Are cul-de-sacs to blame for stifling urban communities?

The image of the suburban cul-de-sac elicits large houses, green lawns and children playing outside. But cul-de-sacs are killing communities, according to new research.
Written by Andrew Nusca, Contributor

The image of the suburban cul-de-sac isn't complete without a serene setting of large houses, emerald green grass lawns and a young child riding a tricycle out front.

The cul-de-sac, it seems, is the most iconic of suburban essentials.

But according to new research by Lawrence Frank, a professor who studies sustainable transportation at the University of British Columbia, cul-de-sacs are killing communities.

Studying neighborhoods in King County, Washington, Frank found that residents in areas with the most interconnected streets travel 26 percent fewer vehicle miles than those in areas with many cul-de-sacs.

Moreover, as a neighborhood's overall walkability increases -- that is, resembles more of an interconnected grid, rather than a series of dead-ends -- so does the amount of walking and biking. In fact, air pollution and body mass index decrease on a per capita basis.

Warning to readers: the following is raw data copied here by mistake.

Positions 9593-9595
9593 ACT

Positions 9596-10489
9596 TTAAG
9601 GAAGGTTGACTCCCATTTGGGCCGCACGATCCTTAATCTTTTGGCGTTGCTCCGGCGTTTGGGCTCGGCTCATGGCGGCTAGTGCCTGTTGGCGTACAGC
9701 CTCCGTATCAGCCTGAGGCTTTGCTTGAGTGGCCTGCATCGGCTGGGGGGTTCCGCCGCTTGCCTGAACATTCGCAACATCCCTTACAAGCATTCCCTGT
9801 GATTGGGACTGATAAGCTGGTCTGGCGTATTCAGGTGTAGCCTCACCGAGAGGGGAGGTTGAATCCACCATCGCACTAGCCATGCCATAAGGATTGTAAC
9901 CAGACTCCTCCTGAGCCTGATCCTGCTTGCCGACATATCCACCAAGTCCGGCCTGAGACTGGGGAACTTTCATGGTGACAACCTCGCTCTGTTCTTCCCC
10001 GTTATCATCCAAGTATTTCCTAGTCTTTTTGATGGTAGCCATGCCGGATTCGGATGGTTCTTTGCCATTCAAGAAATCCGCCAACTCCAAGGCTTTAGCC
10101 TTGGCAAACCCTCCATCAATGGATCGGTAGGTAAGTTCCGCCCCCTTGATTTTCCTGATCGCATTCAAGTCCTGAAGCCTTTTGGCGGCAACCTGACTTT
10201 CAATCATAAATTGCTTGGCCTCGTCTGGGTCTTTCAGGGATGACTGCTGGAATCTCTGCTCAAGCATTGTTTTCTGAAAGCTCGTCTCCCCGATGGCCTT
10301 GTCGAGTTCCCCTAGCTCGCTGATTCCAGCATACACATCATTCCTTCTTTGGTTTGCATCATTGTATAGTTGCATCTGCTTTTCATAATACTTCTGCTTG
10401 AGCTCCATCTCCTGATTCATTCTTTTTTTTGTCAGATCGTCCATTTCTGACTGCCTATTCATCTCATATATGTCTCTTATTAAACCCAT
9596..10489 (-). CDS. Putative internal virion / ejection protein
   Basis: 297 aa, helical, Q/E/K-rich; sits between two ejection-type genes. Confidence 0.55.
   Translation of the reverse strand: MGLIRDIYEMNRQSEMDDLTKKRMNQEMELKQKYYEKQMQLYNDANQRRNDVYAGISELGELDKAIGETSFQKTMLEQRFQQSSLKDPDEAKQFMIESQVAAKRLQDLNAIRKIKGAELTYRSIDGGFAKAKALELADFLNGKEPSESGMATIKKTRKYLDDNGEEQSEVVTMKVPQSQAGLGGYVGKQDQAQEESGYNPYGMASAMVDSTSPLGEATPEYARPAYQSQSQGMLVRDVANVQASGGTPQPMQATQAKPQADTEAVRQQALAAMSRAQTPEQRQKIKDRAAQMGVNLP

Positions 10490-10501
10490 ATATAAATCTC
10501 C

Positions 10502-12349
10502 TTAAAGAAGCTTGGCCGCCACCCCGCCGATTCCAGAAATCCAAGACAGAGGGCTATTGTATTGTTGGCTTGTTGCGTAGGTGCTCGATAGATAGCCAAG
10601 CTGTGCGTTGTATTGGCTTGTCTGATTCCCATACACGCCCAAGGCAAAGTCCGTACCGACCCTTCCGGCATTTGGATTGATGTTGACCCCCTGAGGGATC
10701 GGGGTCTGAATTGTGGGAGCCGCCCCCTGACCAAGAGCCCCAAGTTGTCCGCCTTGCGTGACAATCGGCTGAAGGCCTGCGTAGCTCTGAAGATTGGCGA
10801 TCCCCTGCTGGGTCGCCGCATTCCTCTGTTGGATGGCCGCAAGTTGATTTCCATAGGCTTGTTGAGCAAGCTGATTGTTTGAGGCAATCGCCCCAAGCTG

Local officials are beginning to see cul-de-sac backlash. Last year, Virginia lawmakers passed a law limiting them in future developments.

The original appeal of cul-de-sacs is that they reduced traffic, shedding a street's role as a way to get from point A to point B and reducing it to a mere access road to private residences.

The down side of this scenario, of course, is a uniquely American one.

Infrastructurist explains:

The problem is that this design inherently encourages car use, even for the shortest trips. It also limits the growth of communities and transportation options...The argument that cul-de-sacs increase safety because they limit traffic is also misguided — the more empty and desolate a suburban (and often affluent) street is, the more likely crime is to occur. Also, it's much harder for emergency vehicles to reach these homes if they’re sequestered in the belly of a web of disconnected dead-ends.

From a local government standpoint, cul-de-sacs are more expensive to maintain and incur costs elsewhere, by requiring city planners to make arterial routes wider.

Image: Design For Health/Active Living Research

[via Harvard Business Review]

This post was originally published on Smartplanet.com

Editorial standards